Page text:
A question I have always asked leaders who are on company boards and those who directly present to executive leadership (C level) is: How do you prep ahead of such a nerve wracking time? The answer has been unanimous and common: I do my little thing before I walk into that meeting. This definitely seems worth developing if the results are so sweet.

  •  Develop a Routine

Kiran recommends we might want to Chant, meditate, stroll before the talk. Seems to sooth the nerves and center ones thoughts on the task at hand which is to do a stellar job speaking. Anything that comes to your mind immediately when you think of calm- sound of wind chimes, smell of wet mud, sprinkling rain? How about singing a particular song? Listening to a particular tune or just staring blankly at the sky. Develop a routine that works and stick to it.

  •  Repeat I can do it

Affirmations have proven to have immense physical and mental benefits. Reams have been written about how successful CEOs, world leaders, influential personalities always tell themselves this. If it works for them, it will work for you. Do not believe it? Try it and see the results for yourself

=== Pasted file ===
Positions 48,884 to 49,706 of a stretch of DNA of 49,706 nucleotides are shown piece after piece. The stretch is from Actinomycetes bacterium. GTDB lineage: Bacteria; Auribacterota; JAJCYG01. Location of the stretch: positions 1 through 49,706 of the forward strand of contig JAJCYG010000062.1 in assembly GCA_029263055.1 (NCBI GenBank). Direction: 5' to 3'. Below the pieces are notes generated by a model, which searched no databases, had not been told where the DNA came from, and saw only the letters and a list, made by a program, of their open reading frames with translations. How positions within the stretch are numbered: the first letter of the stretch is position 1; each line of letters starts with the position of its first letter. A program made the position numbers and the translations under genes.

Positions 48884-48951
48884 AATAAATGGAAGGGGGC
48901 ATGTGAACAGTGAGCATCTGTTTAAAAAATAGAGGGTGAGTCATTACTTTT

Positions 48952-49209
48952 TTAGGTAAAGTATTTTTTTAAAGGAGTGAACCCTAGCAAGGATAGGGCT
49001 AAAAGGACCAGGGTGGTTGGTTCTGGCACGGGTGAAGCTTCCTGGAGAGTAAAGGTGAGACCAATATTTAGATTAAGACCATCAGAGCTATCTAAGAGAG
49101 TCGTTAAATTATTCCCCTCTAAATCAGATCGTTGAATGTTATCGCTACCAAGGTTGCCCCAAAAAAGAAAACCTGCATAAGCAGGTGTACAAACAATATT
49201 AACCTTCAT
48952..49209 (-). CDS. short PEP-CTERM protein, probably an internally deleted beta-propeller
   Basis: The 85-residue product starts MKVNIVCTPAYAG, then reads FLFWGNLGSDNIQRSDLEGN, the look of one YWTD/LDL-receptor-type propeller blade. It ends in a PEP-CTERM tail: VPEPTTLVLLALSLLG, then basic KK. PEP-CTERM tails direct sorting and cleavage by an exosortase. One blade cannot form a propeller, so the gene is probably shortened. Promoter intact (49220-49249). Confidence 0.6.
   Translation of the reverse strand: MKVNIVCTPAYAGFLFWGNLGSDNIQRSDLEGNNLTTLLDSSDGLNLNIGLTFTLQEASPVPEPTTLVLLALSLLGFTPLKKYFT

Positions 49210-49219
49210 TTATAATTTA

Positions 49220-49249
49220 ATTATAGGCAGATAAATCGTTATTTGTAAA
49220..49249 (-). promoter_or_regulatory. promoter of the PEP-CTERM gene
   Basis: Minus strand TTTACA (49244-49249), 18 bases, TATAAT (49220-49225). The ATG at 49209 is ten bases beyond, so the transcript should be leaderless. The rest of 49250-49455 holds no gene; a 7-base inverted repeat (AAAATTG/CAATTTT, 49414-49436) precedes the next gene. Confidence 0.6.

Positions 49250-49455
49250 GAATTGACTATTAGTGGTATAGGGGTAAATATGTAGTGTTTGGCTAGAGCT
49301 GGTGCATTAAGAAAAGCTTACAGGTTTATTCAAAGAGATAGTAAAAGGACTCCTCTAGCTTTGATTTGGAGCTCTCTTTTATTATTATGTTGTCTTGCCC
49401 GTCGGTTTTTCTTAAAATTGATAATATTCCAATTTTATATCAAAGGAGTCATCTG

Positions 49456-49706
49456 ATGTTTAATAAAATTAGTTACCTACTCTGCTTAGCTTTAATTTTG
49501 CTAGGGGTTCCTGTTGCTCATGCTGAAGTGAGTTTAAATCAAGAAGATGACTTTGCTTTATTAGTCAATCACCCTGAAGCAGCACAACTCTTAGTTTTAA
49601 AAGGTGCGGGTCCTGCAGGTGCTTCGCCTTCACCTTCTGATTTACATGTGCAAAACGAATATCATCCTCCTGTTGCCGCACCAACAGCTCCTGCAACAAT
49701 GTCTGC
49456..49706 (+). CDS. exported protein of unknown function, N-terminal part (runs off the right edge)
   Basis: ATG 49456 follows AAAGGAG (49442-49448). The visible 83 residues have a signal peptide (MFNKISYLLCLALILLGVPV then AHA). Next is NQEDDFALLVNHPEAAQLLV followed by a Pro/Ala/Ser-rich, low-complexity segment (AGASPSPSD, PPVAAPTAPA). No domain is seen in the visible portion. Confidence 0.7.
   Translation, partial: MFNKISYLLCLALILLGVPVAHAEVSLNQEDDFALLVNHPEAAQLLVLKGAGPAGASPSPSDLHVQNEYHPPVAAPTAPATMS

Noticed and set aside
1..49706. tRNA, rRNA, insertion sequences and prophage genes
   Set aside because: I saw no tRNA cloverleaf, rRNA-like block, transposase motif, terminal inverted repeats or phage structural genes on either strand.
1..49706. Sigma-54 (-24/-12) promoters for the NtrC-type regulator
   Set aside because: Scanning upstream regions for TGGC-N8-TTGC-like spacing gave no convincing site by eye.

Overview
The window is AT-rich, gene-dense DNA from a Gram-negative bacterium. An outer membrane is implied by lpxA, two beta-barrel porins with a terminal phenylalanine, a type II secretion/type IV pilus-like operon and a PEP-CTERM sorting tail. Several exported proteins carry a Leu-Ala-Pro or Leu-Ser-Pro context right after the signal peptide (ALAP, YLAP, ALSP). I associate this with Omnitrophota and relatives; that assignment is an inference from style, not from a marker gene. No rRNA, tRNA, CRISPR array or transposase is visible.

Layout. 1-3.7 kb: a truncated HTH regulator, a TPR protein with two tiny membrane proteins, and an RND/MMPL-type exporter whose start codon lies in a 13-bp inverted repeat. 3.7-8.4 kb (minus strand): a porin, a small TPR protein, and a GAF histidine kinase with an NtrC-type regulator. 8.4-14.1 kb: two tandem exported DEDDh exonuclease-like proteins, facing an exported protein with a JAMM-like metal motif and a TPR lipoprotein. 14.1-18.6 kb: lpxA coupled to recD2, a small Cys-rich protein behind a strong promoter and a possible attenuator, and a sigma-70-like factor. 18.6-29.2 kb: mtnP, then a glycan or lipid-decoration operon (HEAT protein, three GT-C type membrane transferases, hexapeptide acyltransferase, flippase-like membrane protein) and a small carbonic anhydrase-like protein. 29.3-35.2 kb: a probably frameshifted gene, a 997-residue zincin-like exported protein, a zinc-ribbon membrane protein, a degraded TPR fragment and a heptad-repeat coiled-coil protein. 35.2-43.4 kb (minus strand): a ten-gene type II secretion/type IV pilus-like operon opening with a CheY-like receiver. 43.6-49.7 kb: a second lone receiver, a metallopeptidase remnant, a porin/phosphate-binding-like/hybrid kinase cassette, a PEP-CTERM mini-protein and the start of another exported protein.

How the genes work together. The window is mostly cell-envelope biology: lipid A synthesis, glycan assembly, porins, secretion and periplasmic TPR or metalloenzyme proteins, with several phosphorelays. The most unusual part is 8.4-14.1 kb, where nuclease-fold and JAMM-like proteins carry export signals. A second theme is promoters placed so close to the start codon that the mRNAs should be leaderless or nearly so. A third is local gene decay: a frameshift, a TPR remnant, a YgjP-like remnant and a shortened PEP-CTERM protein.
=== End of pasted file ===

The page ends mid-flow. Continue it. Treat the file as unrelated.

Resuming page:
•  Make acquaintances in your audience by reaching early

Small gatherings in an event means fewer people to interact with but gives you an opportunity to develop warm acquaintances who you can look in the eyes while speaking and feel connected to the audience, almost like that *snaps fingers*

  •  Try to find one or two faces in the audience and focus your talk at them